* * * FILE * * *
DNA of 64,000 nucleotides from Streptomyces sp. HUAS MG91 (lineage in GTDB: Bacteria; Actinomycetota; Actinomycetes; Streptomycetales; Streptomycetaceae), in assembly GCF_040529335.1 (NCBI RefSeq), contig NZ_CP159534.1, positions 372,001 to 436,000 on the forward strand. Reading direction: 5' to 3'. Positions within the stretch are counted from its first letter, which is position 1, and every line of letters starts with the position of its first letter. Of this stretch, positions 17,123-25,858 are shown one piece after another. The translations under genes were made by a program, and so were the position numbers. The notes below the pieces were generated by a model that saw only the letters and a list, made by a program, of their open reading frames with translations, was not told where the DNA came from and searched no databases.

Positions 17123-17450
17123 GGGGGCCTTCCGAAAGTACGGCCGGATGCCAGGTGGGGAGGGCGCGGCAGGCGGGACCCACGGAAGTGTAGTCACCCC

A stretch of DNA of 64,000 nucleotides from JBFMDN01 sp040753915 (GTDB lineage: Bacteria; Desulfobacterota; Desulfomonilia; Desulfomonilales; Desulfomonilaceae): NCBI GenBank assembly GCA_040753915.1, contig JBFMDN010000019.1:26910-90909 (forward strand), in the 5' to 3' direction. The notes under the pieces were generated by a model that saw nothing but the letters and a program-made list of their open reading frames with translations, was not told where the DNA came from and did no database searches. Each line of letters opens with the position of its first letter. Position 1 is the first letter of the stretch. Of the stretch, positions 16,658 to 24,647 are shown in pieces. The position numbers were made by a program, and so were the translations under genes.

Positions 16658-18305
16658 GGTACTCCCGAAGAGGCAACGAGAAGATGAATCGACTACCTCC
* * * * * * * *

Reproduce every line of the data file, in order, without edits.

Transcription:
DNA of 64,000 nucleotides from Streptomyces sp. HUAS MG91 (lineage in GTDB: Bacteria; Actinomycetota; Actinomycetes; Streptomycetales; Streptomycetaceae), in assembly GCF_040529335.1 (NCBI RefSeq), contig NZ_CP159534.1, positions 372,001 to 436,000 on the forward strand. Reading direction: 5' to 3'. Positions within the stretch are counted from its first letter, which is position 1, and every line of letters starts with the position of its first letter. Of this stretch, positions 17,123-25,858 are shown one piece after another. The translations under genes were made by a program, and so were the position numbers. The notes below the pieces were generated by a model that saw only the letters and a list, made by a program, of their open reading frames with translations, was not told where the DNA came from and searched no databases.

Positions 17123-17450
17123 GGGGGCCTTCCGAAAGTACGGCCGGATGCCAGGTGGGGAGGGCGCGGCAGGCGGGACCCACGGAAGTGTAGTCACCCC

A stretch of DNA of 64,000 nucleotides from JBFMDN01 sp040753915 (GTDB lineage: Bacteria; Desulfobacterota; Desulfomonilia; Desulfomonilales; Desulfomonilaceae): NCBI GenBank assembly GCA_040753915.1, contig JBFMDN010000019.1:26910-90909 (forward strand), in the 5' to 3' direction. The notes under the pieces were generated by a model that saw nothing but the letters and a program-made list of their open reading frames with translations, was not told where the DNA came from and did no database searches. Each line of letters opens with the position of its first letter. Position 1 is the first letter of the stretch. Of the stretch, positions 16,658 to 24,647 are shown in pieces. The position numbers were made by a program, and so were the translations under genes.

Positions 16658-18305
16658 GGTACTCCCGAAGAGGCAACGAGAAGATGAATCGACTACCTCC